in the kit come from a time when the

East was turning westwards, and everything looked a little brighter and more

colourful. The description of the grey

and dreary seventies can only really be

applied to the Eastern Bloc, though. The

same can’t be said, for example, about

the Starfighters from the same era in general, and about the Japanese Starfighters in particular. We have a kit covering

that theme coming out, the Limited Edition Eiko. The basis of the kit are formed

by Hasegawa’s 1:48th scale Starfighter,

and a part of the release is an inclusion

of a publication that photographically

documents the service of the F-104J in

Japan. The photographs and texts come

from Japanese spotters Isami Akijama

and Eiko Nakashima. The marking options were inspired by these photographs, but we added another two aircraft

for which we do not have the rights to

their publication. There is a little added

bonus in the form of a small etch that

is consistent with the theme. It’s doesn’t serve a practical purpose, true, but

it’s a nice little piece nonetheless. The

lineup of January kits is rounded out

by a Weekend edition boxing of the Fw

190A-8 in 1:48th, and it represents the

version with the so-called ‘universal

wing‘. This is the most widespread version of the Fw 190. In the 1:144th scale

range, we are releasing a MiG-15bis in

the bag packaging, and the marking options follow on the heels of the recently

released 72nd scale kit.

Over the fall, we quickly sold out of

kits that were still in the new release

category. Two of them, the Royal Class

P-51D and the ProfiPACK Bf 109G-6/AS,

will go back into the available column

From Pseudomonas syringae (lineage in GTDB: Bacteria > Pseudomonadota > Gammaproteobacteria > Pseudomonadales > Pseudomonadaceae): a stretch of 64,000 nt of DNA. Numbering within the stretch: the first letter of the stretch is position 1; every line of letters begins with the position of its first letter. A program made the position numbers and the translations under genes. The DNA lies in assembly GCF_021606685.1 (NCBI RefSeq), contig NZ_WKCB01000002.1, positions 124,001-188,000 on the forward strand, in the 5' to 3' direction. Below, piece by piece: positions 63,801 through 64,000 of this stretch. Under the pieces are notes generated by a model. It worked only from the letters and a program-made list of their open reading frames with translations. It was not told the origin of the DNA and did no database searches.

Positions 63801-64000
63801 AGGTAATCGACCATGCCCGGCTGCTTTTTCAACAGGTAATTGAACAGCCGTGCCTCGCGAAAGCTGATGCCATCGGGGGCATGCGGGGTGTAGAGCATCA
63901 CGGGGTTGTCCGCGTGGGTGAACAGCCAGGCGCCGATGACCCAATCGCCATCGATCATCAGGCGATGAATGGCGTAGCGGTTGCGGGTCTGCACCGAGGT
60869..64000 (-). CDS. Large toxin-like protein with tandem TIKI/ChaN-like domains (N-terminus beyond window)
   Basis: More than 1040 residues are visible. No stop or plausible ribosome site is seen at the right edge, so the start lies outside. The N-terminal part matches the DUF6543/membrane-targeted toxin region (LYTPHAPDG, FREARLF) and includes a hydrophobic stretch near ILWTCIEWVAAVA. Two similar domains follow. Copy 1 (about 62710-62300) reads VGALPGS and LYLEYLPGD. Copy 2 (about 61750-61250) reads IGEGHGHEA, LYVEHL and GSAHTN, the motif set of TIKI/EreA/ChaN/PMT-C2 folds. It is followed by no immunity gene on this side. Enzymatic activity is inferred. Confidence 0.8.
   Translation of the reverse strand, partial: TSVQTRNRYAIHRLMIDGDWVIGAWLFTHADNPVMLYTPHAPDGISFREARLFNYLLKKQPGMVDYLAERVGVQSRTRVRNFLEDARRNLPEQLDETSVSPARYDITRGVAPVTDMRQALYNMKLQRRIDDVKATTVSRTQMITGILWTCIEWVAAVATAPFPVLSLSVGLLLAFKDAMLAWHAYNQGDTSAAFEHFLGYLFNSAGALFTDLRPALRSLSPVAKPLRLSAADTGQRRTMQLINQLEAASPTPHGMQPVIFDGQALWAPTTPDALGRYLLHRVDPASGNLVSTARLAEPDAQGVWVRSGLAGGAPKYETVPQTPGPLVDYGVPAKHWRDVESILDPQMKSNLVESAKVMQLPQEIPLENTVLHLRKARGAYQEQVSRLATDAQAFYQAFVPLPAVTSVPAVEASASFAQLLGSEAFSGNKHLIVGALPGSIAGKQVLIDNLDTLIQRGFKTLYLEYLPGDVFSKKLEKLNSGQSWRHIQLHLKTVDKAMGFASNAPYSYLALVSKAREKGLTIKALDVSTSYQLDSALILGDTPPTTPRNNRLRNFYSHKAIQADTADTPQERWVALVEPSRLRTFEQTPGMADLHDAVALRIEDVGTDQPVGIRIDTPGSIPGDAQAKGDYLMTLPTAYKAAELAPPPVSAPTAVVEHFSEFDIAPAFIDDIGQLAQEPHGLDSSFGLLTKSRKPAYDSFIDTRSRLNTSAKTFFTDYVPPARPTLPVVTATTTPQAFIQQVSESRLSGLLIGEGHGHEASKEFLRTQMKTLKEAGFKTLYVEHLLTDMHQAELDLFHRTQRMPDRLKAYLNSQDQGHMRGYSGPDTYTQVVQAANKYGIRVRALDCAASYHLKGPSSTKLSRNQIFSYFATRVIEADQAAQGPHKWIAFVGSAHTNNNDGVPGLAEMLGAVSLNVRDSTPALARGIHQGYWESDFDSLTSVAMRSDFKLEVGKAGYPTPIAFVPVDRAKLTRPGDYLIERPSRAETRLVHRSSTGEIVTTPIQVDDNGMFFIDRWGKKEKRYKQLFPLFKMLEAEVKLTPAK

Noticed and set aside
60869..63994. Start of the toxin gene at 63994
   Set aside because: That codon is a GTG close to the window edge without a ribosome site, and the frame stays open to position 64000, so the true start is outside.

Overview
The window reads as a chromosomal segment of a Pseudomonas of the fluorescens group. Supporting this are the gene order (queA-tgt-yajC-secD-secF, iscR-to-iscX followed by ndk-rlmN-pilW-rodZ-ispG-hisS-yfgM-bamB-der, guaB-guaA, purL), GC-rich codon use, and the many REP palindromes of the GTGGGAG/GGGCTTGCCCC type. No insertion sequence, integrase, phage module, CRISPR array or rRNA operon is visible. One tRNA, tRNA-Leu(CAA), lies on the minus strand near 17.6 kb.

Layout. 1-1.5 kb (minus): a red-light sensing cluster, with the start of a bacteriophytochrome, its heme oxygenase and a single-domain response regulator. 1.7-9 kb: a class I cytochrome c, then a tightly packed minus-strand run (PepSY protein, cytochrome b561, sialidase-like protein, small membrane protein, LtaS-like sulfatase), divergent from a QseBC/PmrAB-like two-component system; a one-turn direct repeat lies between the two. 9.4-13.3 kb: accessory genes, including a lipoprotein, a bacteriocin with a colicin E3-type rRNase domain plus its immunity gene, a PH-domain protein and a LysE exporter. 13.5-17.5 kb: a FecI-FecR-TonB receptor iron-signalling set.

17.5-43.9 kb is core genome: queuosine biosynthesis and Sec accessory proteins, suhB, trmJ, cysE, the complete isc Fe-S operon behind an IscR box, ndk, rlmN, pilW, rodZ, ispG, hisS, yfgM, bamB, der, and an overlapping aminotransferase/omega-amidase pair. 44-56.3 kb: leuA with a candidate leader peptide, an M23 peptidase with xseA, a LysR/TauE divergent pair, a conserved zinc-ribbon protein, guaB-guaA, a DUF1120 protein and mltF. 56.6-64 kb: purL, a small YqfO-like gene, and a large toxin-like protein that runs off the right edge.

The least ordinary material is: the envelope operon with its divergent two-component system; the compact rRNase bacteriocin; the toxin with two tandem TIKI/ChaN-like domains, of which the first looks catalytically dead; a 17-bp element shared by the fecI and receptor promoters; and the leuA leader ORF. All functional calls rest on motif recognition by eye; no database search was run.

through the second half of January.

If you wanted one of these kits and missed out, you get a second chance, but,

in the case of the Royal Class offer, it will

be the last chance.

The later Bf 109Gs are enjoying a lot

of success, to a level that I hadn’t expected. It’s really tough to make heads or

tails out of all the possible versions of

this airplane, and it doesn’t help that

they are so damn similar. I must admit, though, they have their own sort

of charm. In February, we will release

another one, the Erla Bf 109G-10. This

version had the most requests for us to

produce. It’s also the version that externally differed the most from other

Bf 109G-10s and the G-6/G-14/AS.

These aircraft also sported some pretty

nice schemes to choose from. This will

also have its own BFC offer, representing

aircraft with a later wing with the larger

fairings on the upper wing surfaces.

And you will no doubt notice the detailed article in this newsletter that details

the development and differences of the

versions of these later Bf 109Gs.

February will see the release of another older kit in the Limited Edition line,

in the form of the Hanriot HD.1. It’s

a good kit, and has been out of production for quite a while now, and I am

of the opinion that it’s a waste to leave

it gathering dust. The Hanriot will be released under the title ‚Il Magnifico‘, and

INFO Eduard - January 2020